Noted soil fertility professor to speak on the critical role of extension on March 25

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Nationally recognized soil scientist Deanna Osmond will present the 37th annual Roscoe Ellis, Jr. Lectureship in Soil Science at 4 p.m., March 25, 2019 in 1018 Throckmorton Hall on the campus of Kansas State University. The title of the lecture is “Extension made my career fun and relevant: Nutrient management, conservation practices, and water quality.”

The lecture is open to the campus community and public.

Osmond is a professor of soil fertility, associate department head, and extension leader in the North Carolina State University Department of Crop and Soil Science. She earned a bachelor’s degree in agronomy and anthropology from K-State, master’s in soil science from North Carolina State University, and Ph.D. in agronomy from Cornell University.

Osmond works at the interface of nutrient management, conservation practices, and water quality. Her research is focused on agricultural production, reduction of agricultural pollutants through the use of conservation practices including riparian buffers, and the development of decision support systems that function both at the watershed-scale and are applicable to field-scale soil fertility issues. These systems are designed to allow for maximum user flexibility, yet provide reliable information and answers.

For the past 25 years, she has conducted field- and watershed-scale experiments to find conservation practices, including nutrient management, that reduce nutrient loading, especially in impaired watersheds. As an extension specialist, she provides these research results to farmers, agency personnel, and citizens. She has led several national and regional projects to determine the effectiveness of conservation efforts at the watershed scale and transferred the lessons learned to multiple stakeholders.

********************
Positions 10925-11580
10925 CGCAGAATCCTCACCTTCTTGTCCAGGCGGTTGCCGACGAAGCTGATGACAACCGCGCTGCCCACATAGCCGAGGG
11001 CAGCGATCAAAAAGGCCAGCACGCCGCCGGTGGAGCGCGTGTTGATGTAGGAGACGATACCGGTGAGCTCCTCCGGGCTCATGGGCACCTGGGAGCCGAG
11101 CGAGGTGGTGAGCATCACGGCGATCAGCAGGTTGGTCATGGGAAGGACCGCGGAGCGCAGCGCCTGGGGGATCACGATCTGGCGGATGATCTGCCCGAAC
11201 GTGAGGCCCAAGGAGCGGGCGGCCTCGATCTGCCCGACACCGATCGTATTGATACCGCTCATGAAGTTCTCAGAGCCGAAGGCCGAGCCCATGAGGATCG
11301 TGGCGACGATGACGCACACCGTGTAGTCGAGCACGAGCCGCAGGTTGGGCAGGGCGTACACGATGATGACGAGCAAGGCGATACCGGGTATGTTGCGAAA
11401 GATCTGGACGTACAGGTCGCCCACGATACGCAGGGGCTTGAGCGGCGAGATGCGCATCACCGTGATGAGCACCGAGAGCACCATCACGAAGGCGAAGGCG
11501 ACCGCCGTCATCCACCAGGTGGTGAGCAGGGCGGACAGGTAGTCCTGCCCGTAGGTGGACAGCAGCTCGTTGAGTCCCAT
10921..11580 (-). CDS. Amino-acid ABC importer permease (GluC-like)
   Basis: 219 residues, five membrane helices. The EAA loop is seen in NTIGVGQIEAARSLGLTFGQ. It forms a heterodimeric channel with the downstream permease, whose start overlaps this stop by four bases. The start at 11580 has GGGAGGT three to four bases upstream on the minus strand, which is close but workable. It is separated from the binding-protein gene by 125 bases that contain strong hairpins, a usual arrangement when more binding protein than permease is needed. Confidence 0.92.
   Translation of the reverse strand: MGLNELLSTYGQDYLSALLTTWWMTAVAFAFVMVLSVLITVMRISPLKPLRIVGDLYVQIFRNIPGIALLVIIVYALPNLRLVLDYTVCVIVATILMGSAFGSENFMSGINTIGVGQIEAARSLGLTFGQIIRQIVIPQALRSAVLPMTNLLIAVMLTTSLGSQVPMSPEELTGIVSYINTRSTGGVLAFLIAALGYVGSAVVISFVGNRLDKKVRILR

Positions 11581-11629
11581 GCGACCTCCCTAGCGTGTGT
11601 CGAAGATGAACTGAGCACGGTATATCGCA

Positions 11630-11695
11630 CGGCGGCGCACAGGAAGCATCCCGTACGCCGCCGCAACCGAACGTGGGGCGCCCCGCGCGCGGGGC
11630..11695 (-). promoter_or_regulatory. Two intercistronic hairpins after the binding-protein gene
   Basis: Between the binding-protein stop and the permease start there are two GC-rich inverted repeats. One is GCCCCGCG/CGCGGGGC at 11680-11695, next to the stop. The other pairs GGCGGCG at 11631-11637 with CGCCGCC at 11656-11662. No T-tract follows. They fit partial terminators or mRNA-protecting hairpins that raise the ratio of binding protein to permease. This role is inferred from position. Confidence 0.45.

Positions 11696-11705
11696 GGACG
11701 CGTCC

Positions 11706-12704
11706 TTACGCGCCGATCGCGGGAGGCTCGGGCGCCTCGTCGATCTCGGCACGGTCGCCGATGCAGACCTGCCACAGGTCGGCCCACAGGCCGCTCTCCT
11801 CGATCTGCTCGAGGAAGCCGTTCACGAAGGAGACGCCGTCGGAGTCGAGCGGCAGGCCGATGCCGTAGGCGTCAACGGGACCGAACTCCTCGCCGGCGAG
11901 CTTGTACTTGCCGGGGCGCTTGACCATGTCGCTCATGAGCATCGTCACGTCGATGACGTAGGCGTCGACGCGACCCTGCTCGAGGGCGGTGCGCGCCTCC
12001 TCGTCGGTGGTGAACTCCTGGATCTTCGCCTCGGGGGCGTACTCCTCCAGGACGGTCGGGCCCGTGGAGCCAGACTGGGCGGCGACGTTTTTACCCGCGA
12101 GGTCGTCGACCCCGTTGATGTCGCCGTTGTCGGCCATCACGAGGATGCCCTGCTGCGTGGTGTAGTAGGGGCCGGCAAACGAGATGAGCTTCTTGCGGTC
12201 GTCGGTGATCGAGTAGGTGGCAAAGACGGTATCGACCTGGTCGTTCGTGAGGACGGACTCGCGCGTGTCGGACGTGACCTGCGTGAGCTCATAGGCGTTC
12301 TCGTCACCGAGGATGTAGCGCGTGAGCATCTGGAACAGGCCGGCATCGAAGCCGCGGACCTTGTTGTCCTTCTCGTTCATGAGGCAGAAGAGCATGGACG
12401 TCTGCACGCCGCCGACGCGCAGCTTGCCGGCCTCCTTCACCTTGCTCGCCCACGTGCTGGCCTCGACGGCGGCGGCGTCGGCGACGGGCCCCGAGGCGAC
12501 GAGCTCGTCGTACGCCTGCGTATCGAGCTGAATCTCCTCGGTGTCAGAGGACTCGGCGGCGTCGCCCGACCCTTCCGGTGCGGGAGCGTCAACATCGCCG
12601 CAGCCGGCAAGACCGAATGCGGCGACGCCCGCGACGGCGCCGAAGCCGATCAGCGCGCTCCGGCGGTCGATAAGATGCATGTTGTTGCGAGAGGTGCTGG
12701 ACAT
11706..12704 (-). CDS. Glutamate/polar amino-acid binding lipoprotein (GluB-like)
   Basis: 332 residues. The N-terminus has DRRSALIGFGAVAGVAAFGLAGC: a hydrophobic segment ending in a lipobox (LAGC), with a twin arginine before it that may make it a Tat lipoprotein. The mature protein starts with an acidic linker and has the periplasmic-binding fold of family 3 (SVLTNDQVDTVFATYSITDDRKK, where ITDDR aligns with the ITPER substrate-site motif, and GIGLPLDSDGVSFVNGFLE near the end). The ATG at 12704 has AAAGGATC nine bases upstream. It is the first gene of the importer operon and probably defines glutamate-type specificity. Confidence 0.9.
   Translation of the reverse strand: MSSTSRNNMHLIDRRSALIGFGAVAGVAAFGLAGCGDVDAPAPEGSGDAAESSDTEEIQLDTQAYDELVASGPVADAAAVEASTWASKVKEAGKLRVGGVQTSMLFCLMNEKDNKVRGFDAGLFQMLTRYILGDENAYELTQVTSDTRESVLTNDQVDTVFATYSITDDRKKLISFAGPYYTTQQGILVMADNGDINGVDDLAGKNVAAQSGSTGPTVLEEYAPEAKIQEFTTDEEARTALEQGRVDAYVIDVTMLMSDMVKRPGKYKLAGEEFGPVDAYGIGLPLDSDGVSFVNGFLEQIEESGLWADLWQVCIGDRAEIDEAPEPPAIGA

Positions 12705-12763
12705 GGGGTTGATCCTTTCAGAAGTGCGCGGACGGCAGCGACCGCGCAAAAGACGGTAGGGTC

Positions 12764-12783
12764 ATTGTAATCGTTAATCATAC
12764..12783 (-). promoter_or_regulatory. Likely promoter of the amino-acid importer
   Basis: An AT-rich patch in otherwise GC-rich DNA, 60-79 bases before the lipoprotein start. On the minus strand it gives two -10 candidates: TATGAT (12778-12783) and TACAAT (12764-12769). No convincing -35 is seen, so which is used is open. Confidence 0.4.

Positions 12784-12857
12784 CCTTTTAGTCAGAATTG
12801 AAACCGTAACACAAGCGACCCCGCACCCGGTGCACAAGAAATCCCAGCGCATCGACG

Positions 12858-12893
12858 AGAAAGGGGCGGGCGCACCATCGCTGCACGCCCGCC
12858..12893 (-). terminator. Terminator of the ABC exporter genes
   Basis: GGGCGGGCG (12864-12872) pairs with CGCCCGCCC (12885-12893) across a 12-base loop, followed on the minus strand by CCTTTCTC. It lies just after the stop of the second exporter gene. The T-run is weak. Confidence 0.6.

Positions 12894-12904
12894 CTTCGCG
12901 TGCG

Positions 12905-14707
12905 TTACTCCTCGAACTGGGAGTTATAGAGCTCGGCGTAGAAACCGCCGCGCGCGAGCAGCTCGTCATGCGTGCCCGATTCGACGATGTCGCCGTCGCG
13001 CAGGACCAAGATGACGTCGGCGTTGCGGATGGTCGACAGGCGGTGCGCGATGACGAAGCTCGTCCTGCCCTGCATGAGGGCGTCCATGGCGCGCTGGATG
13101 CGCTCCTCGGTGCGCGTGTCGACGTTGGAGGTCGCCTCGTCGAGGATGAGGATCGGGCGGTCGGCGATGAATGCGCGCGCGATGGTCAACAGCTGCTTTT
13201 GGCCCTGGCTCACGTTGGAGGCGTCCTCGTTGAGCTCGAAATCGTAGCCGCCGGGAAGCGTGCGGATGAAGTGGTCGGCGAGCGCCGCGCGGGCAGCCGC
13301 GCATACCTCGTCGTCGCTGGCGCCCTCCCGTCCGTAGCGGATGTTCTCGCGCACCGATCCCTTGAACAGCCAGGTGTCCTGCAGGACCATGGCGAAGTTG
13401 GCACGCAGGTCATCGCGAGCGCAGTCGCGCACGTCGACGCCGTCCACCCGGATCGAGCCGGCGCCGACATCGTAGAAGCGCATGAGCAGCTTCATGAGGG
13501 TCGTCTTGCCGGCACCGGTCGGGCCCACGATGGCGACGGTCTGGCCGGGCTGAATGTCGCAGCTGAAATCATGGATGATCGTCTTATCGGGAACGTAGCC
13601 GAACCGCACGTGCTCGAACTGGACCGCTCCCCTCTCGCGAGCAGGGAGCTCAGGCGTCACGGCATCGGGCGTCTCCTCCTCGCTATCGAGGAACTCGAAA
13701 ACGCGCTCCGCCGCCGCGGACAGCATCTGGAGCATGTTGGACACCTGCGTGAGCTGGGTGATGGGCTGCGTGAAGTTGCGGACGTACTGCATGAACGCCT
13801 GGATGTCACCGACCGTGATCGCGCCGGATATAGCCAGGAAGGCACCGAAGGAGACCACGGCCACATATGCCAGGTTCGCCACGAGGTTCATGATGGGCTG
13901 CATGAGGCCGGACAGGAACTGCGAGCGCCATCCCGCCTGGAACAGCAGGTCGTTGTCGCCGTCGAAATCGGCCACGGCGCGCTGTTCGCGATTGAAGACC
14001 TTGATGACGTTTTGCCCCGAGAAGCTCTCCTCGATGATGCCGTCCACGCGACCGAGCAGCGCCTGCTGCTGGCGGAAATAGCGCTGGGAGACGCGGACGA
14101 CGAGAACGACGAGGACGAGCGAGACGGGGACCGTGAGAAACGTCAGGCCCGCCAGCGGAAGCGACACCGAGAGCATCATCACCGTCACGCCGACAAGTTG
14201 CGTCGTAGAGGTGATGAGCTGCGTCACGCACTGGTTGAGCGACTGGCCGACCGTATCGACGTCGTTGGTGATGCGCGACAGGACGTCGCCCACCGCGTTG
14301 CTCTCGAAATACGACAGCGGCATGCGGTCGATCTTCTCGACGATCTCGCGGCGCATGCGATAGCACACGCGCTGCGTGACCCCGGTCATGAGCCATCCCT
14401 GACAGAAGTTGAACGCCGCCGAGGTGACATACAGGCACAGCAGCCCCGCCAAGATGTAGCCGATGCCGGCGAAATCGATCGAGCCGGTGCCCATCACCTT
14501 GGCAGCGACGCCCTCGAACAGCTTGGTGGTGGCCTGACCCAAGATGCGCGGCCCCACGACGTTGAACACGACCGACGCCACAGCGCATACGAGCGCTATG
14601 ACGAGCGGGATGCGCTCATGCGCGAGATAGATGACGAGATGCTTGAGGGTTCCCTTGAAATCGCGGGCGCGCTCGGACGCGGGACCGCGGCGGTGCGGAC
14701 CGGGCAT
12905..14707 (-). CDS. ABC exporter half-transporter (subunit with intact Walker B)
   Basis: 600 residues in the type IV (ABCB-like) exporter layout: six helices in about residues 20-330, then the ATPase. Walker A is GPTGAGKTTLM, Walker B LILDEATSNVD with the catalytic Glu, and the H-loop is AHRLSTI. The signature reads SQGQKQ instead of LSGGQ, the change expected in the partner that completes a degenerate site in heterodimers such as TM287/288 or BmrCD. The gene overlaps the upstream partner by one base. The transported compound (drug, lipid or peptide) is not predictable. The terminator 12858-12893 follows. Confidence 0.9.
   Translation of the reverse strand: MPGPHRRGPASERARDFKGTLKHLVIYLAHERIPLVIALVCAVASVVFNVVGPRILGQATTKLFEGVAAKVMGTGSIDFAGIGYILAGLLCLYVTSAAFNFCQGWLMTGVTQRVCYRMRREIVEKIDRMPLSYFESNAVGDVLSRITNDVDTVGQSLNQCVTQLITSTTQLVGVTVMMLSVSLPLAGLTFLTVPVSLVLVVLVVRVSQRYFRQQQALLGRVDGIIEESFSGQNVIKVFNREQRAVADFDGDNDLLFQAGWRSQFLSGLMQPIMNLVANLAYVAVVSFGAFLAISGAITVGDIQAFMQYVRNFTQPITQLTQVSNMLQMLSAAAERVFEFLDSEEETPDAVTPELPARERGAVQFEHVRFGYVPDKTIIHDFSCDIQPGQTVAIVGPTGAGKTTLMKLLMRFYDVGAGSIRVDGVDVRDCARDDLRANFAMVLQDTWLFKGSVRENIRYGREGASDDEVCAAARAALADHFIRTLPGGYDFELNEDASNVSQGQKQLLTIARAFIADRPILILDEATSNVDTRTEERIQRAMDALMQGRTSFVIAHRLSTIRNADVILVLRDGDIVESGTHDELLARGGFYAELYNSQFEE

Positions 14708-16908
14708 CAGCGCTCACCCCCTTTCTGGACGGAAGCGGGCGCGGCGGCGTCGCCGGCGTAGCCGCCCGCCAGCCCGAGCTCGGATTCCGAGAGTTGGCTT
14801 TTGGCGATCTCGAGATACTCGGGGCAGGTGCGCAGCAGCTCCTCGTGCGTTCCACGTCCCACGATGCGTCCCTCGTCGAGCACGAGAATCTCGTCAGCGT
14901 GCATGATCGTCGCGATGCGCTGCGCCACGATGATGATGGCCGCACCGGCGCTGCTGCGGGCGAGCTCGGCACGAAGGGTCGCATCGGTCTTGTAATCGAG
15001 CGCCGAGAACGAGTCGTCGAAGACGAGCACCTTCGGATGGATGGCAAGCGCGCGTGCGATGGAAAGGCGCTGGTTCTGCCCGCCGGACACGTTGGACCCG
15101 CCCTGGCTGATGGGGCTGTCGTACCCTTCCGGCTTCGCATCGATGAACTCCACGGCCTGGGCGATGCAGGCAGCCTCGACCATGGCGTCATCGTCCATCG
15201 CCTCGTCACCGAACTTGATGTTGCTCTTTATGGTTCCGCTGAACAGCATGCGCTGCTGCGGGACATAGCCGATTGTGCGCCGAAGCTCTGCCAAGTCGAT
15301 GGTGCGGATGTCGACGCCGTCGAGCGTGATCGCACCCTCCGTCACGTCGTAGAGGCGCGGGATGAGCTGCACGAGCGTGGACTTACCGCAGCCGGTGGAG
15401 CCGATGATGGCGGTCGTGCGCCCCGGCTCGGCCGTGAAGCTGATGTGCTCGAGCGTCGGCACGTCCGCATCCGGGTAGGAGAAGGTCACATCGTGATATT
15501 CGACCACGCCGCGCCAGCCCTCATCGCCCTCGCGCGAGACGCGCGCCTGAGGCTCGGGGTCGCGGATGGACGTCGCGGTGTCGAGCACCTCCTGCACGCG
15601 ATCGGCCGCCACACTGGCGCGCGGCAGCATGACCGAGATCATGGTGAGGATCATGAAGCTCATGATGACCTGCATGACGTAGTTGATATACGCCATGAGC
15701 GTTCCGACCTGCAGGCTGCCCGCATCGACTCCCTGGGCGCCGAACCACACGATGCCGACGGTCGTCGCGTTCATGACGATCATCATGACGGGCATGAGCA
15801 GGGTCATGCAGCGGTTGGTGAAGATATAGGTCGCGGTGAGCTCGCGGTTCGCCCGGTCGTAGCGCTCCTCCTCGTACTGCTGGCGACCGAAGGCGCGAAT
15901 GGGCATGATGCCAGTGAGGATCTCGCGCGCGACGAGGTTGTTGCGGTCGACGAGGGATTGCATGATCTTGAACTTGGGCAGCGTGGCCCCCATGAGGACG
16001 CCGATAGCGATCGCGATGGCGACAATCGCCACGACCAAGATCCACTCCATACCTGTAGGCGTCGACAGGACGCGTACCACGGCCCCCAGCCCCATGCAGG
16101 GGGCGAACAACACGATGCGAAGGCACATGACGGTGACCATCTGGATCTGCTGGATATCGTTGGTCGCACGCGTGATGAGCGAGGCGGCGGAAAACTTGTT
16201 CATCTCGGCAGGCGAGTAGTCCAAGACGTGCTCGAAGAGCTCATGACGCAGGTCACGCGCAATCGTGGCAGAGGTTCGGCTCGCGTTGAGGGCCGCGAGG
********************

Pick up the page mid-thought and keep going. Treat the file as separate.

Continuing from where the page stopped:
Osmond is a fellow of the American Society of Agronomy (ASA) and the Soil Science Society of America. She is a recipient of the ASA Distinguished Service Award. Other notable awards include the ASA Agronomic Extension Education Award, Distinguished Service Award from the Corn Growers Association of North Carolina, and the Professional Achievement Award in Water Quality from the Hugh Hammond Bennet Chapter of the Soil and Water Conservation Society.

Osmond will also be presenting a technical seminar on Tuesday, March 26, at 9:30 a.m. in 2002 Throckmorton. The title of this seminar is “Chasing nitrogen from beginning to end: Current nitrogen rate recommendations”.

Tags:  soil